Britain says Zimbabwe and South Africa should sort out their permit problems


Minister of State and Deputy Speaker in the House of Lords Baroness Anelay of St Johns has refused to speculate on the impact of South Africa’s decision that Zimbabweans should now follow the normal channels of applying for work and study permits.

Most Zimbabweans are currently using special dispensation permits which were initially for four years but where then reduced to three years making a total of seven years.

Normally when a person has lived in South Africa for more than five years, that person qualifies for resident status.

It is not clear whether this will apply to Zimbabweans who were using special permits.

South Africa announced in February that it is not renewing the special permits when they expire in December this year.

Estimates of Zimbabweans in South Africa range from 1.2 million to three million but fewer than 300 000 were granted special permits.

Baroness Anelay was responding to a question from Lord Oates who wanted to know what assessment the British government had made of the impact on the Zimbabwe economy of the announcement by the South African government.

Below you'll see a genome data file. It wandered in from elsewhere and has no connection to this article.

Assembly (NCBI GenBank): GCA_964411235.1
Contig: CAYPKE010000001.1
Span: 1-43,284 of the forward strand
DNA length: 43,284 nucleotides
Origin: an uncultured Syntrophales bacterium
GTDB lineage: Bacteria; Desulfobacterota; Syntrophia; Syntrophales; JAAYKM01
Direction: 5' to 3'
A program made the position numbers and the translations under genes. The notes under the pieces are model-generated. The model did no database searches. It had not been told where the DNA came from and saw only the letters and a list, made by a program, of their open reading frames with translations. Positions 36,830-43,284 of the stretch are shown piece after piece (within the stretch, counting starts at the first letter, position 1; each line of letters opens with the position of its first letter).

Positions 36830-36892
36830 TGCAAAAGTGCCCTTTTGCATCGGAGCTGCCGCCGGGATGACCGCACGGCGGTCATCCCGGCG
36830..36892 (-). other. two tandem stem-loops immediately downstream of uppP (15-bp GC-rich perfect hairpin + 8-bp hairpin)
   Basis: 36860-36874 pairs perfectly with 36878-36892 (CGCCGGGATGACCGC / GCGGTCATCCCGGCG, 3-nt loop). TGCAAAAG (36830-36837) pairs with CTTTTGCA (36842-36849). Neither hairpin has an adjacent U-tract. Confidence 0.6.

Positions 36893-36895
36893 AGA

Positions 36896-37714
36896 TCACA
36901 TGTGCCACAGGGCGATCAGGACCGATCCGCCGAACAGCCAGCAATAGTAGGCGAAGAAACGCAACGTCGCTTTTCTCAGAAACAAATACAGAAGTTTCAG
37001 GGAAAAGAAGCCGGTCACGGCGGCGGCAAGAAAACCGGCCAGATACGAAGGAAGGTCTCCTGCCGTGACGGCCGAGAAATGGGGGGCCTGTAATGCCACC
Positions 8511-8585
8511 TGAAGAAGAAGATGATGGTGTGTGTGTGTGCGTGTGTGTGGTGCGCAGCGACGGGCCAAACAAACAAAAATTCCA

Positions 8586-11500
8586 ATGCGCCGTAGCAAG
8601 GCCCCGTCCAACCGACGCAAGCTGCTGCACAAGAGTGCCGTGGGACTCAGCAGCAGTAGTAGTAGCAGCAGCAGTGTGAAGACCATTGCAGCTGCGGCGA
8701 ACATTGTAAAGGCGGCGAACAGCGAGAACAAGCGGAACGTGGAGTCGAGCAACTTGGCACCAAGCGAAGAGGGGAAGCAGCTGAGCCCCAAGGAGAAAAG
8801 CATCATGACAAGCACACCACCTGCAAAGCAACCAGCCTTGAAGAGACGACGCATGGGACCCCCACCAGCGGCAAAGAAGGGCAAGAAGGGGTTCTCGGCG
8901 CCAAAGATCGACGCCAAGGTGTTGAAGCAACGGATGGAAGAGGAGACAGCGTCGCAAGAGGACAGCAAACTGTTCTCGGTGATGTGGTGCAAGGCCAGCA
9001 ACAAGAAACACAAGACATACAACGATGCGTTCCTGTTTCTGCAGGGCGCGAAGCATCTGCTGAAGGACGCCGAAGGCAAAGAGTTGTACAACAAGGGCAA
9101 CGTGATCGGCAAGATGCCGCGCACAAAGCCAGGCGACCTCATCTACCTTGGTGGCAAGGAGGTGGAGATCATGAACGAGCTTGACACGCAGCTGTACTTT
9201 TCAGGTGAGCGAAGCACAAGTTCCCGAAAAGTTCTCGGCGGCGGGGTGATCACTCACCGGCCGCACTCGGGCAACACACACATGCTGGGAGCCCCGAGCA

“The South African Government has the right to apply their own rules about visas and work and study permits,” she responded.

“It is for the South African and Zimbabwean authorities to comment on the impact this might have on the Zimbabwean economy and on jobs held by Zimbabweans in South Africa.’


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Charles Rukuni
The Insider is a political and business bulletin about Zimbabwe, edited by Charles Rukuni. Founded in 1990, it was a printed 12-page subscription only newsletter until 2003 when Zimbabwe's hyper-inflation made it impossible to continue printing.


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